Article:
There is a reason to be optimistic about the future of the human race despite we haven't build homes on Mars yet.
According to the astrophysical sciences professor, John Richard Gott the human race has a 95% chance of not ending in the next 5100 years and not after 7.8 million years from now, supposing we've existed for at least 220,000 years. He postulates this by using the Copernican method which he published in a paper in Nature Journal.
This should give us some hope, considering since 1947 the Doomsday Clock by the Bulletin of Atomic Scientists has been counting the minutes civilization has to midnight. The closer we get to it, the greater level of threat we're in.
The closer humanity has been to doomsday was 2 minutes in 1953 when the US tested its first thermonuclear device and obliterated a Pacific ocean islet and the USSR tested an Hydrogen bomb.
Back there the space race which the United States and the Soviet Union had gave great expectations to humanity regarding life in outer space. The majority of science fiction literature of the last 50 years thought by now humans should've landed in other planets.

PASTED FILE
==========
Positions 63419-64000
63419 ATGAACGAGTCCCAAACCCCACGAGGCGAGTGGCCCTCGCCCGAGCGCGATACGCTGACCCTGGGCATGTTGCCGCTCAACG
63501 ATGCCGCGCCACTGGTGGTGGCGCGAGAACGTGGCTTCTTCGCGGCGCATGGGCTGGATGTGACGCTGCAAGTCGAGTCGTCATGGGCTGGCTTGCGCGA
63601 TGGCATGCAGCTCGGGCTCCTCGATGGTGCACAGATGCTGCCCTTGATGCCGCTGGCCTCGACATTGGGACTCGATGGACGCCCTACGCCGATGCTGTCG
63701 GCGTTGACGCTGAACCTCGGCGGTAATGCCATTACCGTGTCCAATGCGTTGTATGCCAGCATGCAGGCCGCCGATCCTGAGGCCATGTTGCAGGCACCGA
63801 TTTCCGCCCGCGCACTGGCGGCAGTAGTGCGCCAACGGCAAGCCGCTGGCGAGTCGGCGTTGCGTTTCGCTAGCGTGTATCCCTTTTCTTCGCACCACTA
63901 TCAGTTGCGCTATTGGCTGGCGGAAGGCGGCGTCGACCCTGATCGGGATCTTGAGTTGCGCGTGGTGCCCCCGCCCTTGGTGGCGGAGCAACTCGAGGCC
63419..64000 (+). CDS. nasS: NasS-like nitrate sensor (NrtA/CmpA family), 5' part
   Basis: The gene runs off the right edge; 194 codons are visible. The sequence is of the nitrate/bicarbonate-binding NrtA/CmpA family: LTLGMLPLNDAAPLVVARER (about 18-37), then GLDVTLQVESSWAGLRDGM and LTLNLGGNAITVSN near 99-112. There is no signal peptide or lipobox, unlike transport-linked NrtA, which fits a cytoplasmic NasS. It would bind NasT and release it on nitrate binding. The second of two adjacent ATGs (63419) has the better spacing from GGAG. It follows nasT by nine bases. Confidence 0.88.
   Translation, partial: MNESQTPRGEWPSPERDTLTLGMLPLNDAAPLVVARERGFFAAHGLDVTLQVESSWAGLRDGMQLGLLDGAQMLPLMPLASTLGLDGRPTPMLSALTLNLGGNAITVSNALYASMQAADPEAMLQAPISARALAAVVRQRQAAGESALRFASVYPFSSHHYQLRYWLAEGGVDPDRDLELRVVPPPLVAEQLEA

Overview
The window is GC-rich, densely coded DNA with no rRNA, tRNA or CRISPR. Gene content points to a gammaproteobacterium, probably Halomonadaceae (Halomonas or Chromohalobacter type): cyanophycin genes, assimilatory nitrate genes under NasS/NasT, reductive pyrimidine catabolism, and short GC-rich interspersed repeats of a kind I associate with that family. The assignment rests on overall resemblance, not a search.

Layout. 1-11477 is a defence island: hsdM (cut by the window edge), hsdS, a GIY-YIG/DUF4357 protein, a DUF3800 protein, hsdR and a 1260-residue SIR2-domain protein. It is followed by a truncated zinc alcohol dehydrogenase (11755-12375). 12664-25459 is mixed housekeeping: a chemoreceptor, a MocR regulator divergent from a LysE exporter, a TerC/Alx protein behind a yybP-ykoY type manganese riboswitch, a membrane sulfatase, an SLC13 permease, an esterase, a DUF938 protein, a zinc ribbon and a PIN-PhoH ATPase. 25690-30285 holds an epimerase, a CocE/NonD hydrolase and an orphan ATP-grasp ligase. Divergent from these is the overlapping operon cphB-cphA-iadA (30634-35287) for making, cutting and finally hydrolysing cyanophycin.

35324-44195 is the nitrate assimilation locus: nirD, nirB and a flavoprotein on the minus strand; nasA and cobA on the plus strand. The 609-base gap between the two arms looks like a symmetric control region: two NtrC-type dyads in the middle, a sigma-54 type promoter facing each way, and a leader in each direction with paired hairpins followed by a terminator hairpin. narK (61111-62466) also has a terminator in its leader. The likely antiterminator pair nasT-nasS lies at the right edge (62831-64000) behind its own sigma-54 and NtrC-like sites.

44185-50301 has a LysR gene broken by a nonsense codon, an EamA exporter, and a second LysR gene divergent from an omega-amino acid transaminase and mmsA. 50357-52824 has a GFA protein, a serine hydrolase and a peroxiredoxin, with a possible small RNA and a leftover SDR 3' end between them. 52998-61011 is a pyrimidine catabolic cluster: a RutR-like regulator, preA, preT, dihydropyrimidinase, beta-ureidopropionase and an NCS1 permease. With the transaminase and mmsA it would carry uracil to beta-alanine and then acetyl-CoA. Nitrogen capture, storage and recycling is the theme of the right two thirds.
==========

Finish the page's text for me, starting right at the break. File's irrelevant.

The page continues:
But it didn't happen that way. In fact today NASA's budget remain as low as when the race ended, science degrees remain unpopular and there haven't been more trips to the moon since the Apollo missions.
In 2016 we're still 3 minutes to midnight, a level which haven't been seen since the 1980's.
"The probability of global catastrophe is very high, and the actions needed to reduce the risks of disaster must be taken very soon. That probability has not been reduced. The Clock ticks. Global danger looms. Wise leaders should act, immediately," reads the statement from the Science and Security Board.
The clock now includes factor such as climate change, not only nuclear threats as it did before.
According to Daniel James Baker in the Uncertainty Principle podcast nuclear weapons have lost their novelty and today's generations don't perceive them as such a great threat. Instead we're in a moment were possibilities are massive and humanity has a chance of being optimistic.